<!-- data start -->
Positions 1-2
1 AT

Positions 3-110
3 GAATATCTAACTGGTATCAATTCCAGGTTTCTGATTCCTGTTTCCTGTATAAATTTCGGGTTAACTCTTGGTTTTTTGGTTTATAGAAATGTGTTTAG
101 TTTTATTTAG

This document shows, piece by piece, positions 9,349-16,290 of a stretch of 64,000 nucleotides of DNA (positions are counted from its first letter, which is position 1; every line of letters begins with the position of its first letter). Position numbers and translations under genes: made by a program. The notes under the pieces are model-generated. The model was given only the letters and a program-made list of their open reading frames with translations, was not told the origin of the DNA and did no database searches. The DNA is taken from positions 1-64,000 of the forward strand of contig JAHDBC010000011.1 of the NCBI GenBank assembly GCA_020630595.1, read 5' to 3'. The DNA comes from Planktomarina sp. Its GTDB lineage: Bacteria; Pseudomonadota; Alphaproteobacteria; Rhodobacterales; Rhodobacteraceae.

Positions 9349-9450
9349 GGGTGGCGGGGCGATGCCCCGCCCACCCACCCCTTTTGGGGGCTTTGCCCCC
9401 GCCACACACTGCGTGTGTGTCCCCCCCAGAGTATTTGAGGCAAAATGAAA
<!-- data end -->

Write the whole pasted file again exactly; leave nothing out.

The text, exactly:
Positions 1-2
1 AT

Positions 3-110
3 GAATATCTAACTGGTATCAATTCCAGGTTTCTGATTCCTGTTTCCTGTATAAATTTCGGGTTAACTCTTGGTTTTTTGGTTTATAGAAATGTGTTTAG
101 TTTTATTTAG

This document shows, piece by piece, positions 9,349-16,290 of a stretch of 64,000 nucleotides of DNA (positions are counted from its first letter, which is position 1; every line of letters begins with the position of its first letter). Position numbers and translations under genes: made by a program. The notes under the pieces are model-generated. The model was given only the letters and a program-made list of their open reading frames with translations, was not told the origin of the DNA and did no database searches. The DNA is taken from positions 1-64,000 of the forward strand of contig JAHDBC010000011.1 of the NCBI GenBank assembly GCA_020630595.1, read 5' to 3'. The DNA comes from Planktomarina sp. Its GTDB lineage: Bacteria; Pseudomonadota; Alphaproteobacteria; Rhodobacterales; Rhodobacteraceae.

Positions 9349-9450
9349 GGGTGGCGGGGCGATGCCCCGCCCACCCACCCCTTTTGGGGGCTTTGCCCCC
9401 GCCACACACTGCGTGTGTGTCCCCCCCAGAGTATTTGAGGCAAAATGAAA